Jewelry and glass beads are my first crafting love. The summer after my freshman year in college, I got a job in the local bead store, which was located in our idyllic down town shopping district. I worked for a woman named Philomena, who fascinated me with her endless complaints about how everything in her life was against her. I think I was fascinated by her tenacity, since despite a crappy ex-husband and a teenaged son who was up to no good and endless customers and suppliers who tried to screw her, she found joy in life and kept plugging away at this small business that she owned. She was not scrupulous but she wasn't precisely illegal. I know she paid me as casual labor (like a babysitter) so she wouldn't have to do the paperwork to withhold taxes but I know she filed some of my wages as going to her family members. Once she called me at the store to tell me to give her son money out of the register to buy cigarettes. All of it fascinated me. Paying me $.50 above minimum wage allowed her some freedom to take care of things and gave me hours on end to experiment with different combinations of colors, textures and techniques.
Working for Philomena really engraved in my mind the struggles that small business owners go through to be their own boss, which is a reward in itself, since rarely do small businesses turn much more than a small profit. As a country, we value small business owners for the entrepreneurial spirit they possess. Although they embody self-reliance, they also promote community, since shopping with them keeps money inside the local economy and promotes actually knowing the people we interact with in our everyday lives.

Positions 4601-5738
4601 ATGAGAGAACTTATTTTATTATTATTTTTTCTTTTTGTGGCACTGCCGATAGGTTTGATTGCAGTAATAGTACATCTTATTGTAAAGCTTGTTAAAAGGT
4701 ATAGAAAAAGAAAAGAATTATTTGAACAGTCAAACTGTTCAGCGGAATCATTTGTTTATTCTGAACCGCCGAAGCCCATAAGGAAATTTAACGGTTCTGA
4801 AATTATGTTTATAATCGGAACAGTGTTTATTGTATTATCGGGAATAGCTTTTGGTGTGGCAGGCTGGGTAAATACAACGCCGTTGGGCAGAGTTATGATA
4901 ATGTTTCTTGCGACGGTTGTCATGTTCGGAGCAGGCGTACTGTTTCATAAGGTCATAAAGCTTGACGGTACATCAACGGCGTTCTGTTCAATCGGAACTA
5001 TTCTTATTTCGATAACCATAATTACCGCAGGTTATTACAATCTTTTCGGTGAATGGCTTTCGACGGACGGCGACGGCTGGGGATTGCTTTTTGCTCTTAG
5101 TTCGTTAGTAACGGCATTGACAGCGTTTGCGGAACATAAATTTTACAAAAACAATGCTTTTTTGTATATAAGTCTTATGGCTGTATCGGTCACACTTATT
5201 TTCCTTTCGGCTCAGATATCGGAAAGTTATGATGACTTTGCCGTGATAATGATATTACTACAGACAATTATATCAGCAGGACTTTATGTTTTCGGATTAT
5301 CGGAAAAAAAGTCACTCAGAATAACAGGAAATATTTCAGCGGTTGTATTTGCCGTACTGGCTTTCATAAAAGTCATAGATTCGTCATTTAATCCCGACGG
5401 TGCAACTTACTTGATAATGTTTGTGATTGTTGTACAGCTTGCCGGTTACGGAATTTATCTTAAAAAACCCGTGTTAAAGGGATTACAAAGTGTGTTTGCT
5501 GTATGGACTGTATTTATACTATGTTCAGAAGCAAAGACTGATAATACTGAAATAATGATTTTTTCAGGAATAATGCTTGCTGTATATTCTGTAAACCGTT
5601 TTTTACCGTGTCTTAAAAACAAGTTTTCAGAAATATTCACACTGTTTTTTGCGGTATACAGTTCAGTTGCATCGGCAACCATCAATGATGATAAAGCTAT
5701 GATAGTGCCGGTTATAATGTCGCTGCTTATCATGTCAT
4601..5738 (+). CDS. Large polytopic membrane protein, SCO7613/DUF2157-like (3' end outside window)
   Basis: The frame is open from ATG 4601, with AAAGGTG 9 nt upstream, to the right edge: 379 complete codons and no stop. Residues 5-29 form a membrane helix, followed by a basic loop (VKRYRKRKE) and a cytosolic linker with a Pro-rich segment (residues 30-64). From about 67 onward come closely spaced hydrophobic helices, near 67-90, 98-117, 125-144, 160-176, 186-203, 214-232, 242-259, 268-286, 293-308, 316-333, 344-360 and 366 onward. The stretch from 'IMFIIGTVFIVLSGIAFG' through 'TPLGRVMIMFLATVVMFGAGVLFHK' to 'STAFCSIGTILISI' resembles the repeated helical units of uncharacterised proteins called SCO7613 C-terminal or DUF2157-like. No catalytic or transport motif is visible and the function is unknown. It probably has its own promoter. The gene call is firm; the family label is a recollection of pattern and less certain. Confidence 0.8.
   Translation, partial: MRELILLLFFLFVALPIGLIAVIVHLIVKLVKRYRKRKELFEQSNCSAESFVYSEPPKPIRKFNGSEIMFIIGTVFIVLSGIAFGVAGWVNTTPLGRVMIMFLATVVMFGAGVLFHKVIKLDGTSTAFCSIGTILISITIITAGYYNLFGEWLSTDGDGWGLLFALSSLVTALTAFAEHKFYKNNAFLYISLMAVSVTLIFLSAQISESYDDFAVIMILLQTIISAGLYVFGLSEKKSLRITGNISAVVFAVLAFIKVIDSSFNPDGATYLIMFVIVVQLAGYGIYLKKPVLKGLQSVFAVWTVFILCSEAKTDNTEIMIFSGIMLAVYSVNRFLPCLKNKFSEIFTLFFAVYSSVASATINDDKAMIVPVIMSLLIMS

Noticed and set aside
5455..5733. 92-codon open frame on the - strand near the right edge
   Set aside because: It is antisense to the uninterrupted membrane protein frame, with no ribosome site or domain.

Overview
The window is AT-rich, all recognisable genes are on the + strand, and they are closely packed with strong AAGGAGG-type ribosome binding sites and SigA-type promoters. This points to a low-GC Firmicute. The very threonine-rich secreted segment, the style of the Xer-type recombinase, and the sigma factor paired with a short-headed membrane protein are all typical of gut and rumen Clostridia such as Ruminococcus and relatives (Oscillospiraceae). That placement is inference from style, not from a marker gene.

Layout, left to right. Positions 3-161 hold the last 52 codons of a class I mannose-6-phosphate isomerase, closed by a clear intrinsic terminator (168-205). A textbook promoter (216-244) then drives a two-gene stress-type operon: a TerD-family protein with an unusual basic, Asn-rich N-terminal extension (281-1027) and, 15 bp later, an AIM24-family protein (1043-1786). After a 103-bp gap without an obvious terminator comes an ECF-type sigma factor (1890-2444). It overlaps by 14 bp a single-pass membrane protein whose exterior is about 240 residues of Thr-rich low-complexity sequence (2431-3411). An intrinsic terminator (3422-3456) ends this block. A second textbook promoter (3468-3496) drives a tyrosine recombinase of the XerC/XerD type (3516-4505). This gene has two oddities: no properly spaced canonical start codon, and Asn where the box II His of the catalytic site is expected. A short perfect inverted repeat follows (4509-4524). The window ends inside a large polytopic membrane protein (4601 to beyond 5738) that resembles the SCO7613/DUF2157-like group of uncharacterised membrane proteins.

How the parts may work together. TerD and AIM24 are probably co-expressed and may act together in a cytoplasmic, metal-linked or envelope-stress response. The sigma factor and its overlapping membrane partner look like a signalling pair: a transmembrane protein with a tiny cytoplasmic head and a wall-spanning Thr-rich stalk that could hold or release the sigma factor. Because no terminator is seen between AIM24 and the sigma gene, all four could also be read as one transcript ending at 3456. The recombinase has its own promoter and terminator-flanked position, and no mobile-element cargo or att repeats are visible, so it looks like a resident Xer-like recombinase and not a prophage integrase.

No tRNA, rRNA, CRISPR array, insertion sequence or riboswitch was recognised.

As a policy student, I've been interested to watch the unfolding implementation of the Consumer Product Safety Improvement Act (CPSIA), which was passed after all of those toys from China were found to have lead in them just before Christmas last year. Lawmakers did not write in an exemption for small business owners and craftsmen who make their own toys by hand. The testing and certification required by the legislation will drive almost all of these folks out of business, even though there is practically no risk to children from their products; the culprits of the recall last year were all imported plastic toys that had been painted. Hand-carved wooden cars and hand-sewn dolls made from natural fibers would have to be tested for lead just like all the others.
If you'd like to help out these folks who have often chosen simple lifestyles in order to work for themselves at what they love (which many would consider to be the American Dream), consider signing this petition or reading more here and here.
Actually, I've just learned that the most comprehensive site is the Handmade Toy Alliance.
Today is the last day to add your voice to the policy process that would protect small business owners throughout America from going out of business because of negligence by Chinese mega-corporations.
Postcards from Boston - Phew! What a whirlwind of a wonderful weekend! We were at the (gorgeous) Cyclorama building for the first Boston Renegade Craft Fair, representing Taproot....